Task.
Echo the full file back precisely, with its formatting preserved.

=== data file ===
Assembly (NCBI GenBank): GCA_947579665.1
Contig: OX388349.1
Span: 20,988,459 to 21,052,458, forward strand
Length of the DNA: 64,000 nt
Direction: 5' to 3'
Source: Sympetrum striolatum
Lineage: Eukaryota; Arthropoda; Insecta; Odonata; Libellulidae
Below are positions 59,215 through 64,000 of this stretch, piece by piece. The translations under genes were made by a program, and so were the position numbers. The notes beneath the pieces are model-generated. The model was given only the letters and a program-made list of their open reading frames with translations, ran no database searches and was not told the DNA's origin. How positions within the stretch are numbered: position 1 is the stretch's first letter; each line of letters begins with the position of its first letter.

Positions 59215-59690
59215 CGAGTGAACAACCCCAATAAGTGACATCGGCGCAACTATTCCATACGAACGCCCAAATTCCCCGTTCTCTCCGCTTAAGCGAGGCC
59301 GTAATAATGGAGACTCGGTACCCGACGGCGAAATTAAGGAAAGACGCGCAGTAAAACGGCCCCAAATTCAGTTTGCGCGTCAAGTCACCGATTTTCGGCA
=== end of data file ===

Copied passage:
Assembly (NCBI GenBank): GCA_947579665.1
Contig: OX388349.1
Span: 20,988,459 to 21,052,458, forward strand
Length of the DNA: 64,000 nt
Direction: 5' to 3'
Source: Sympetrum striolatum
Lineage: Eukaryota; Arthropoda; Insecta; Odonata; Libellulidae
Below are positions 59,215 through 64,000 of this stretch, piece by piece. The translations under genes were made by a program, and so were the position numbers. The notes beneath the pieces are model-generated. The model was given only the letters and a program-made list of their open reading frames with translations, ran no database searches and was not told the DNA's origin. How positions within the stretch are numbered: position 1 is the stretch's first letter; each line of letters begins with the position of its first letter.

Positions 59215-59690
59215 CGAGTGAACAACCCCAATAAGTGACATCGGCGCAACTATTCCATACGAACGCCCAAATTCCCCGTTCTCTCCGCTTAAGCGAGGCC
59301 GTAATAATGGAGACTCGGTACCCGACGGCGAAATTAAGGAAAGACGCGCAGTAAAACGGCCCCAAATTCAGTTTGCGCGTCAAGTCACCGATTTTCGGCA